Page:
Compounding Relationships Make Life Easier
Nivi: Earlier, we talked about compound interest, but we didn’t dig into it much.
Naval: Relationships offer a good example of compound interest. Once you’ve been in a good relationship with somebody for a while—whether it’s business or romantic—life gets a lot easier because you know that person’s got your back. You don’t have to keep questioning.
If I’m doing a deal with someone I’ve worked with for 20 years and there is mutual trust, we don’t have to read the legal contracts. Maybe we don’t even need to create legal contracts; maybe we can do it with a handshake. That kind of trust makes it very easy to do business.
Mutual trust makes it easy to do business
If Nivi and I start another company and things aren’t working out, I know we’re both going to be extremely reasonable about deciding what to do—how to exit or shut it down. Or if we’re scaling it, how to bring in new people. We have mutual trust, and that allows us to start businesses more easily and compounds the effect.
The most under-recognized reason startups fail is because the founders fall apart.
A startup is so difficult to pull off, so removing potential friction points between founders can be the difference between success and failure.
It’s better to have a few compounding relationships than many shallow ones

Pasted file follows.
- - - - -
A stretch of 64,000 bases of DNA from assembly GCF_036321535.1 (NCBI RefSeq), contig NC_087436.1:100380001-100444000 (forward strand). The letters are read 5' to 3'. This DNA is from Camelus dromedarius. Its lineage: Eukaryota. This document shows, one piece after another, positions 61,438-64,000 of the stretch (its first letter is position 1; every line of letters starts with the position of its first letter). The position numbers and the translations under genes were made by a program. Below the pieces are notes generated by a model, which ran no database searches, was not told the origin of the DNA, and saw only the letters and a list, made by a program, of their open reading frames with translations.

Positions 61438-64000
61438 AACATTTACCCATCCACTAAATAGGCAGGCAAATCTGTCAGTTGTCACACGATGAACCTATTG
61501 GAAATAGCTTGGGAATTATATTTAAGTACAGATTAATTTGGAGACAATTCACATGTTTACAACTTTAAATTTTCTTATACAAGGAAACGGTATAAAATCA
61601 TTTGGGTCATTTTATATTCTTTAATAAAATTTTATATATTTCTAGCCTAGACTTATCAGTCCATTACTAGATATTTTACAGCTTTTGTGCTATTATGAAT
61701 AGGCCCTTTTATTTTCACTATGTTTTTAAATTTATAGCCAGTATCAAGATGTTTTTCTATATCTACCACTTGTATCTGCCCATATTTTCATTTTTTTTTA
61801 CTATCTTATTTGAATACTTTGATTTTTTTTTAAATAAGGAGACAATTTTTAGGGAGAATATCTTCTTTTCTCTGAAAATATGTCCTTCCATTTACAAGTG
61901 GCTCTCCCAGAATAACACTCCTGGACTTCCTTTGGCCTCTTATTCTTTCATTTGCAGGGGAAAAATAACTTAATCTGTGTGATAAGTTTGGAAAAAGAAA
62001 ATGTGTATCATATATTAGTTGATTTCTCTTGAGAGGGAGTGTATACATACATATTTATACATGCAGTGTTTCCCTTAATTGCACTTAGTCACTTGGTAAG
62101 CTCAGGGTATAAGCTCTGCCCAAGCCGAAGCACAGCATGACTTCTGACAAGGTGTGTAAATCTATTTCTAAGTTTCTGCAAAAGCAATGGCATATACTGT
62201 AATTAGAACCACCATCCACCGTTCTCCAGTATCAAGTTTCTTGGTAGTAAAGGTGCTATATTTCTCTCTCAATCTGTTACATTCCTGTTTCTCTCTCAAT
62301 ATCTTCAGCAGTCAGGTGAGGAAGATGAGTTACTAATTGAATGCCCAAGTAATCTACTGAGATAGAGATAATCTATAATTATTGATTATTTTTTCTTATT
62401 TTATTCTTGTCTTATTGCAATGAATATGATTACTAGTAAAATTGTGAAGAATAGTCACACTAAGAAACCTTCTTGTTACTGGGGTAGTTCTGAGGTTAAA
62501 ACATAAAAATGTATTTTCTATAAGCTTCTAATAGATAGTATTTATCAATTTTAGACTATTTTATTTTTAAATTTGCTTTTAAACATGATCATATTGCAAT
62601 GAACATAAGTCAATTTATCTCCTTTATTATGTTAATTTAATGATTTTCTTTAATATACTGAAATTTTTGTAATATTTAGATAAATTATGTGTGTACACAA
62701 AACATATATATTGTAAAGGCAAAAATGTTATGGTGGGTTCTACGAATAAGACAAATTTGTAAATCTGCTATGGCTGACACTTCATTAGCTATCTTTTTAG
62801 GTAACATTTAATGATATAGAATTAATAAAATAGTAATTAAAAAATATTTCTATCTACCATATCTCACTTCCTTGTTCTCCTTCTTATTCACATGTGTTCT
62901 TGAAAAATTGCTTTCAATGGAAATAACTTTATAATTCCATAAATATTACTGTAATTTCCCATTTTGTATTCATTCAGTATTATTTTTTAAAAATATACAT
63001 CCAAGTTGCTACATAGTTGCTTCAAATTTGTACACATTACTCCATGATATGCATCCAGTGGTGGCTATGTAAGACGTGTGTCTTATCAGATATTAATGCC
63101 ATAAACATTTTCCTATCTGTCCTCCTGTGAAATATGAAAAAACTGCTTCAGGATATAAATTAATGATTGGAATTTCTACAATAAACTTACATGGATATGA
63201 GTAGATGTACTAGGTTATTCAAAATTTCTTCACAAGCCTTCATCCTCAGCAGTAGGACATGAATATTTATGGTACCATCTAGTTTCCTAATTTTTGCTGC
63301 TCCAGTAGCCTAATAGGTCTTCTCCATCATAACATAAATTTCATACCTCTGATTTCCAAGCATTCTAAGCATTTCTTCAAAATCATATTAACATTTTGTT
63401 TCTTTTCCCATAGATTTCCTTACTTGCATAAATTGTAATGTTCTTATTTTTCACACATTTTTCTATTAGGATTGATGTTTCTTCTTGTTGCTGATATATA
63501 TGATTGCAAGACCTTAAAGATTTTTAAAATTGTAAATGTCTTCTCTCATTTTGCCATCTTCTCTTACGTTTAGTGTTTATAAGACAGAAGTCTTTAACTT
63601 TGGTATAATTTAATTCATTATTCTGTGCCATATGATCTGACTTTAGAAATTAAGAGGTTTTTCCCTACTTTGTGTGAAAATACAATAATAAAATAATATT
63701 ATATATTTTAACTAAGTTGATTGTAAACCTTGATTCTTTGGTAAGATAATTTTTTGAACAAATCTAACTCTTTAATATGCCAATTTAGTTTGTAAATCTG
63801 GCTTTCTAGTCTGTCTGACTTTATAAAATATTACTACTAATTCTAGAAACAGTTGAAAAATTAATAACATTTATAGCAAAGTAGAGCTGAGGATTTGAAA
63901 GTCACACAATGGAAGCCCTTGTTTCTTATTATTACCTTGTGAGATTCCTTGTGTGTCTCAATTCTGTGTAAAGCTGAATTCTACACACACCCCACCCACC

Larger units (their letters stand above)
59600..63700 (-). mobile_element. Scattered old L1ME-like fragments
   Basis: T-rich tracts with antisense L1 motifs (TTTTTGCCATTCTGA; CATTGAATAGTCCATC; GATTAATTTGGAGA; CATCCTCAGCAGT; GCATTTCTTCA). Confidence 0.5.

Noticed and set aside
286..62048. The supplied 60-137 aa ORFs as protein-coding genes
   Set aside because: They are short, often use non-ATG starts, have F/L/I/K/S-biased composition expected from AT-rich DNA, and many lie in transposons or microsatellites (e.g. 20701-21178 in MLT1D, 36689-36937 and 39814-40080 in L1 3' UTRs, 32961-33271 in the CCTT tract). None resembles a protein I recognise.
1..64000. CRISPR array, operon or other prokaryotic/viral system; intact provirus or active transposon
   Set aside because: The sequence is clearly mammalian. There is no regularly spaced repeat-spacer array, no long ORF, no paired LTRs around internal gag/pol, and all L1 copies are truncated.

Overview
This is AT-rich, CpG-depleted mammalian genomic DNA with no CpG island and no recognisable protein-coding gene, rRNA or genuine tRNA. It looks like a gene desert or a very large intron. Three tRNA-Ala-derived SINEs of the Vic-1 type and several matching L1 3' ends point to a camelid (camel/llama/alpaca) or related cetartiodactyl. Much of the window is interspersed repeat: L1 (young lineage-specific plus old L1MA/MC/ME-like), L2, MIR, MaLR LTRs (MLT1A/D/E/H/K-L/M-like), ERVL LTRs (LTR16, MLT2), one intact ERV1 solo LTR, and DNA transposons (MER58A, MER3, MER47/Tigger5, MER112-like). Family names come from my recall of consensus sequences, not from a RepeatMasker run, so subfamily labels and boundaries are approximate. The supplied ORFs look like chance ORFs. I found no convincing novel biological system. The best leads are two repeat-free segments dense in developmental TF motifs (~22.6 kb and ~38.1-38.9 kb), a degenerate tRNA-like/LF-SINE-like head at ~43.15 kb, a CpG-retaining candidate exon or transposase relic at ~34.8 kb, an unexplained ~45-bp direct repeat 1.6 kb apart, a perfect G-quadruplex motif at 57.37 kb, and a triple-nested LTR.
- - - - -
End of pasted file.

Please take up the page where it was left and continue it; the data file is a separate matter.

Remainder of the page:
Nivi: There are a couple of non-intuitive things about compounding. The first is that most of the benefits come at the end, so you may not see huge benefits up front.
Sam Altman wrote, “I always want it to be a project that, if successful, will make the rest of my career look like a footnote.” Again, most of the benefits of compounding come at the end.
Another thing that’s non-intuitive about compounding: It’s better to have a few deep compounding relationships than many shallow, non-compounding relationships.
It takes just as much effort to create a small business as a large one
Naval: One thing about business that people don’t realize: it takes just as much effort to create a small business as it does to create a large one.
Whether you’re Elon Musk or the guy running three Italian restaurants in town, you’re working 80 hours a week; you’re sweating bullets; you’re hiring and firing people; you’re trying to balance the books; it’s highly stressful; and it takes years and years of your life.
In one case, you get companies worth $50-$100 billion and everyone’s adulation. In the other, you might make a little bit of money and you’ve got some nice restaurants. So think big.